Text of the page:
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Pointless Game for the Bench

March 16, 2001|SAM FARMER

GREENSBORO, N.C. — UCLA players might have a place to sit along the sideline, but there was little statistical evidence from Thursday's game to suggest the Bruins have a bench.

Three reserves played in the 61-48 victory over Hofstra--Ryan Bailey, Ray Young and T.J. Cummings--and each went scoreless. Bailey made the only contribution of note, collecting one rebound, one assist and two steals.

"We really need the bench," guard Billy Knight said. "That's the main thing that will get us far in the tournament, because a team can't get by with just five players. We've just got to try to help the bench out, get their confidence up, tell them that they don't need to do something as soon as they get out there. That's the problem I had earlier in the season; I thought I had to come out and do something right away."

The player who looked most tightly wound was freshman forward Cummings, whose playing time dwindled as the season wore on. He played seven minutes Thursday and never got into the flow.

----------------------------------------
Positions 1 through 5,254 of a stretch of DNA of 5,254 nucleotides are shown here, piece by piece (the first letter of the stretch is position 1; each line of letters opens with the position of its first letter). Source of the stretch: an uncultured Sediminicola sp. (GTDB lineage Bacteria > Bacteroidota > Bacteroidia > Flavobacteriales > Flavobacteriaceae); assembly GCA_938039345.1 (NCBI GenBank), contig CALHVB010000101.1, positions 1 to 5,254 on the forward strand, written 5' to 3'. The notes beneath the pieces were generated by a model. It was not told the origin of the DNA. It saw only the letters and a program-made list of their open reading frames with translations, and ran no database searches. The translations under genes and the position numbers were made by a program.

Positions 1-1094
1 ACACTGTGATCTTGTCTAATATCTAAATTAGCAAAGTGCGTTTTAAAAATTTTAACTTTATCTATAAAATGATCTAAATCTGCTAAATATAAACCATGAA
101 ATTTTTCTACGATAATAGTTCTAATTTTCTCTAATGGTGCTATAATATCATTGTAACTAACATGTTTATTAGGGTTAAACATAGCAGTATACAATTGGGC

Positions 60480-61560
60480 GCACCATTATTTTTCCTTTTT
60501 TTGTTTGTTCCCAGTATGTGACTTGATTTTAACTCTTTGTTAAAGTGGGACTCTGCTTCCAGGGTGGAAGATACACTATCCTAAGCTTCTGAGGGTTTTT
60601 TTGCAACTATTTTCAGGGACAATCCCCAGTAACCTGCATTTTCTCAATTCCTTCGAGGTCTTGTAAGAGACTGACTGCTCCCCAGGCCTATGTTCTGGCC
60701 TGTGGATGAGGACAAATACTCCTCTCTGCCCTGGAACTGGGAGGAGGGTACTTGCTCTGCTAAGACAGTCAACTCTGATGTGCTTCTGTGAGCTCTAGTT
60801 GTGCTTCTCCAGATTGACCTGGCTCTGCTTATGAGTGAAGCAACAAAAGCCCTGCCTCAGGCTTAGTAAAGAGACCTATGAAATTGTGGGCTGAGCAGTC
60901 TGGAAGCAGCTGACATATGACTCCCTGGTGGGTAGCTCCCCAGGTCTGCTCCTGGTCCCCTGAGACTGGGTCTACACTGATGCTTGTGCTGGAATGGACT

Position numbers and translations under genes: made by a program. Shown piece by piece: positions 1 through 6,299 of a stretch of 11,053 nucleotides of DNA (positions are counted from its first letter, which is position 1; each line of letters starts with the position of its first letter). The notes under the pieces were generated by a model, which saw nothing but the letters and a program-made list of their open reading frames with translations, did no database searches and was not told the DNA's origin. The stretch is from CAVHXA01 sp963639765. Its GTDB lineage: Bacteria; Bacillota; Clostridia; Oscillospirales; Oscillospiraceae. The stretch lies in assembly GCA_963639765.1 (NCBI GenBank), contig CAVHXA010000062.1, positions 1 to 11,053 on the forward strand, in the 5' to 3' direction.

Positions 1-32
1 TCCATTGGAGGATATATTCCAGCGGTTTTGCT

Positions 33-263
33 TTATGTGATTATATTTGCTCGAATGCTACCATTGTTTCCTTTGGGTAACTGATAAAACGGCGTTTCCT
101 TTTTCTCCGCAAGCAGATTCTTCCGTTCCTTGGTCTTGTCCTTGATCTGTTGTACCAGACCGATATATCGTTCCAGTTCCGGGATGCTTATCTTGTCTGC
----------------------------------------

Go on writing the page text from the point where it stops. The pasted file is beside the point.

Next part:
"It was a little first-tournament-game jitters," he said. "Some of the fellas told me it was just something you go through. Earl [Watson] pulled me aside and said that he and Baron [Davis] both went through the same thing. They had bad first games, then bounced back in the second game."


Watson lobs a lot of alley-oop passes but seldom is he on the receiving end. He was Thursday, though, catching a pass from Matt Barnes and throwing down a jam. It was his second dunk of the game, the first punctuating a baseline drive.

"I was frustrated all season because I wasn't dunking a lot, and I know I have the talent to do it," he said. "I was like, starting the tournament no matter what, I'm going to go hard every single second. If I have to get a charge and dunk on somebody, I'm going to do it. Just seeing how it affects the team, and playing with a guy like Baron who has just done amazing things as far as dunking on people, I wanted to give some inspiration to my team."

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